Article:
Driving experience for people living with sight loss shows you can pursue your passions
Here our blogger Ben talks about his experience of living with sight loss and what it meant to experience driving for the first time at Galloway's Driving Day.
Hi, my name is Ben and I am a 17-year-old visually impaired person. I have a condition known as Retinal Dystrophy. This means that the retina (back of my eye) does not work as well as that of other people. I have very little peripheral vision and limited central vision. My condition is genetic and I have had it since birth. As you can imagine, this condition has posed me many challenges throughout my life so far, as I am sure has been the case for many reading this blog who are affected by sight loss. But this has not stopped me from getting involved in lots of activities and following my passions.
I attended a mainstream primary and secondary school and now attend a mainstream college where I am studying a level 3 Computing and IT course. Throughout primary and secondary school, I received lots of great support which included a laptop which I used for completing classwork. But as I still find it very difficult to type due to my reduced vision I also have teaching assistants in all my lessons, who have helped prepare work for me to ensure it is in the most accessible format and ensure that I do not fall behind in lessons.
Because of this support, I have been able to study a full set of GCSEs, which neither me or many of the people, who have and still support me, would ever have thought was possible.
The support I received while I was studying for my GCSEs and the preparation that was put in place ready for the exams, including a 100% additional time allowance and modified papers, meant I was able to achieve high grades and go on to follow my dreams.
My college has a work placement requirement and I decided to contact Galloway’s to see if they would be able to accommodate me. I believed they would be more understanding of my visual impairment than most other organisations. I thought others may feel a little overwhelmed at the thought of having to cater for someone living with sight loss.
While on my work placement at Galloway’s, I have had the chance to play an important part within the organisation in many ways. I’ve helped out at drop in IT sessions at the Preston and Morecambe centres, I’ve also helped to share my thoughts on how Galloway’s could reach more young people like myself.
Recently, I helped out at Galloway’s Driving Day at the Three Sisters Race Circuit in Wigan. This day gives people living with sight loss the opportunity to be driven around a race track in high performance cars, as well as getting the chance to drive cars round the track under the supervision of qualified driving instructors.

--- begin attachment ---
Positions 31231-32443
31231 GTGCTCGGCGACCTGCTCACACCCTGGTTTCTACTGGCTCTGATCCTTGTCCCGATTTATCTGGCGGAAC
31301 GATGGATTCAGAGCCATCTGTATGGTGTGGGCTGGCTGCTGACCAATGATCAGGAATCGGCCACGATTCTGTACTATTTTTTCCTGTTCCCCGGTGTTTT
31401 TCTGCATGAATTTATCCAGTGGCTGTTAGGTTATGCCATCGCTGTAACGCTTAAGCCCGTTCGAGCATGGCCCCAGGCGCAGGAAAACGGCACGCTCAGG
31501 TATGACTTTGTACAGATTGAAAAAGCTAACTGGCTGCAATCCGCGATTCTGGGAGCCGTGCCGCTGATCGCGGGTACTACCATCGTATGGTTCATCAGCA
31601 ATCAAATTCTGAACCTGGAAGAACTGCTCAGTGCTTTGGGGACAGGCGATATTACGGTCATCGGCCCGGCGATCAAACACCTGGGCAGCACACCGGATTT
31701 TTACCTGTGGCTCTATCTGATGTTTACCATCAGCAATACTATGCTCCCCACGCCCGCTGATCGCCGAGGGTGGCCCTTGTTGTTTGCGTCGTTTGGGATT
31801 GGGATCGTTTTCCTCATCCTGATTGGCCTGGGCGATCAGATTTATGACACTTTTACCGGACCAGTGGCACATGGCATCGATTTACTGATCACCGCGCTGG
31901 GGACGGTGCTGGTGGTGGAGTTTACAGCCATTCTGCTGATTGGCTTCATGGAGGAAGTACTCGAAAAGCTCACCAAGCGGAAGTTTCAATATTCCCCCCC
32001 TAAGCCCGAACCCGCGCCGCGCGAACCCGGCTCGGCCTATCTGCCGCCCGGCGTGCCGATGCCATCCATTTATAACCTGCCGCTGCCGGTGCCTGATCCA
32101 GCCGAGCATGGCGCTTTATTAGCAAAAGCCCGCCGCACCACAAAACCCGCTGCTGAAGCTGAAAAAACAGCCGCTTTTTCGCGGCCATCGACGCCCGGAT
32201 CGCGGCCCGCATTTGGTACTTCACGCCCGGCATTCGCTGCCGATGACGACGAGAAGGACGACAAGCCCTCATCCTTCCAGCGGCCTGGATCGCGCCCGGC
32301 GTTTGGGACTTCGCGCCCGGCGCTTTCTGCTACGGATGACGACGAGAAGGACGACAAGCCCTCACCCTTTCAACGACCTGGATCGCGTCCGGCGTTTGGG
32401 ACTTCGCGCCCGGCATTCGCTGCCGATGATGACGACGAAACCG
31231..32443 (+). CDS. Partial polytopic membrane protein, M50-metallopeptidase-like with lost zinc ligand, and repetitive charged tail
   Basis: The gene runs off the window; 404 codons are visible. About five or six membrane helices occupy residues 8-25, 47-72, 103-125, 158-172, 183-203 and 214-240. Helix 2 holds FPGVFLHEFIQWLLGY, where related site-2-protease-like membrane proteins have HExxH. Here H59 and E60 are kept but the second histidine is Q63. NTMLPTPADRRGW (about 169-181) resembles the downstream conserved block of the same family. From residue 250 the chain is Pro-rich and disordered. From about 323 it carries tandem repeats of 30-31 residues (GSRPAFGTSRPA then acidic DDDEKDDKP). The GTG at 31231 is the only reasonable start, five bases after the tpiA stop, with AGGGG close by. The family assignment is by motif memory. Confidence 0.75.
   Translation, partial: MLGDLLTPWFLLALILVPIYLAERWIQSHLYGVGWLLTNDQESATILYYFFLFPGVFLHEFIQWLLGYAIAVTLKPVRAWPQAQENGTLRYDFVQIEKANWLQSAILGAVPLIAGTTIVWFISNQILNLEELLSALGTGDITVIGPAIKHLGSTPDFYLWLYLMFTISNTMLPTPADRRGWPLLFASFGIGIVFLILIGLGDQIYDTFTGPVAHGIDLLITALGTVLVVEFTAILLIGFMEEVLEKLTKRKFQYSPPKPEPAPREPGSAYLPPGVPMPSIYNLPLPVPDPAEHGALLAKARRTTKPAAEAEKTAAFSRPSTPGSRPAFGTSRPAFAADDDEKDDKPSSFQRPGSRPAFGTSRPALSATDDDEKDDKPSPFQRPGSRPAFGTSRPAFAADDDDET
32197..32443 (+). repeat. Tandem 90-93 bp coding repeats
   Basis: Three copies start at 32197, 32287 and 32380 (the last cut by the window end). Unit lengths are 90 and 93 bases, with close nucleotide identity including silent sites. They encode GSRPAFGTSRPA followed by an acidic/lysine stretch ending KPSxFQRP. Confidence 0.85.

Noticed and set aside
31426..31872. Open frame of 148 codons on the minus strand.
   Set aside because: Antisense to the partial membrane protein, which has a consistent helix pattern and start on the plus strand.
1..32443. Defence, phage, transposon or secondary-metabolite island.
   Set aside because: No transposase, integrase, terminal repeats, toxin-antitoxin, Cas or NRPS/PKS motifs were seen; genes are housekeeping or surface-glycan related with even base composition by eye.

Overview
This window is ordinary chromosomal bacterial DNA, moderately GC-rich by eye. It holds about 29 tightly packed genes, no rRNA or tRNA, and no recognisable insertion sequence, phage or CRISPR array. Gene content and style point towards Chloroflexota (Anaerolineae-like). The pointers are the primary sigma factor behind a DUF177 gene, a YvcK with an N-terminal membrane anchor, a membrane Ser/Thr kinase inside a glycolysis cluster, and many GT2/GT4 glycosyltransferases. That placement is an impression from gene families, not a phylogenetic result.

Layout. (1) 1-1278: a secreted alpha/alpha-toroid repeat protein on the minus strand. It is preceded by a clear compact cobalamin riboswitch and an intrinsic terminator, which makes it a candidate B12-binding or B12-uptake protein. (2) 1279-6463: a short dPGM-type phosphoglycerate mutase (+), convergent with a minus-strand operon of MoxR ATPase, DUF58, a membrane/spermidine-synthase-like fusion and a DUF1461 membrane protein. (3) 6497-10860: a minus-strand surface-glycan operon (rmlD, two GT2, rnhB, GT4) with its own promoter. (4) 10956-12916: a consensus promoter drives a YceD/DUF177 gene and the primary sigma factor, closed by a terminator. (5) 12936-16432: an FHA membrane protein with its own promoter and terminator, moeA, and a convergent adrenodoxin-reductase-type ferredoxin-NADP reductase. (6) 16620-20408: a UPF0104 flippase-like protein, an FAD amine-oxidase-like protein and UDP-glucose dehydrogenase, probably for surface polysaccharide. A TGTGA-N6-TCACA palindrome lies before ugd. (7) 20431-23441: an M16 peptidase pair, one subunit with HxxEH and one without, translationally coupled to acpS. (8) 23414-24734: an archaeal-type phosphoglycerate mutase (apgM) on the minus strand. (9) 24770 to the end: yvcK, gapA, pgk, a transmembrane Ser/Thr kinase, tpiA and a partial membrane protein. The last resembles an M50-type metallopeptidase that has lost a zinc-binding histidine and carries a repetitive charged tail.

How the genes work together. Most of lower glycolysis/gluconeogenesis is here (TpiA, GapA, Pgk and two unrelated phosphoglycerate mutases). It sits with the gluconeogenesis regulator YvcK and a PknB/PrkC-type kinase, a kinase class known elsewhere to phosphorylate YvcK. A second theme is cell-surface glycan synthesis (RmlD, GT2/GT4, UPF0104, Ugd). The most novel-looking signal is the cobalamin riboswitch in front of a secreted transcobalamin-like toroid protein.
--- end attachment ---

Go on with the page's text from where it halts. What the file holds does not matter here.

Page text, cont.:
I also got to take part and I really enjoyed being driven around the track in the Porsches, as these were the cars of the highest performance and were therefore capable of the fastest accelerations, thanks to many having over 300 horse power. As well as having a love for IT, I am also a theme park enthusiast and many of the forces I experienced while being driven in these cars were similar to that of some of the roller coasters I have experienced. This is especially true in the case of one Porsche, that was capable of reaching 90mph on this circuit.
Being a visually impaired person, I really enjoyed having the opportunity to drive a car. Due to the nature of sight loss, driving a car is something that visually impaired people would not usually have the opportunity to do and therefore this experience felt very special to me.
Many of my peers at college are taking driving lessons and I feel that this experience has helped me to feel less left out. It proves that just because you are visually impaired, it does not mean that you cannot participate in everyday life and that there are always ways that activities can be adapted.
I felt quite nervous at the start of the experience because I was unaware of the responsiveness of the car and that I was worried that I might drive off course. However, I was able to quickly adjust to the controls of the car and after a couple of laps around the track, I was able to drive around it with very little assistance, reaching speeds of around 60mph on a long straight section of the track.
I really enjoyed this experience and would definitely like to drive a car again at some point in the future.
I would recommend that anyone living with sight loss should consider attending a Galloway’s Driving Day. I found the day to be really accessible and I think it is guaranteed to be enjoyable for all.